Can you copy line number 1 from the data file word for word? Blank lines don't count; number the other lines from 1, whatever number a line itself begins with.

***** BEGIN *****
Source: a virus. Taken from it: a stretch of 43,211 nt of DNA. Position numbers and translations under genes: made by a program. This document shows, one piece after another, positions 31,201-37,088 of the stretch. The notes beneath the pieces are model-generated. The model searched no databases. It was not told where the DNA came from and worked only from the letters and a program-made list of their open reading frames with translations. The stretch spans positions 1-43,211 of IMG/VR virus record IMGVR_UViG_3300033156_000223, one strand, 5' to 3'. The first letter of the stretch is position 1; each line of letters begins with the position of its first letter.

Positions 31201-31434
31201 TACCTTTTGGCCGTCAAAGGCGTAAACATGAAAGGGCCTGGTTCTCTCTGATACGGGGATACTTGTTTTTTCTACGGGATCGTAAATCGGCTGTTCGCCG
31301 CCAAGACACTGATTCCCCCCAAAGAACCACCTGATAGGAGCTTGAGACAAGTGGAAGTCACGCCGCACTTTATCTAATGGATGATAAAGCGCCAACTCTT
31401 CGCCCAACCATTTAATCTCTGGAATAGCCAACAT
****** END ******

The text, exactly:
Source: a virus. Taken from it: a stretch of 43,211 nt of DNA. Position numbers and translations under genes: made by a program. This document shows, one piece after another, positions 31,201-37,088 of the stretch. The notes beneath the pieces are model-generated. The model searched no databases. It was not told where the DNA came from and worked only from the letters and a program-made list of their open reading frames with translations. The stretch spans positions 1-43,211 of IMG/VR virus record IMGVR_UViG_3300033156_000223, one strand, 5' to 3'. The first letter of the stretch is position 1; each line of letters begins with the position of its first letter.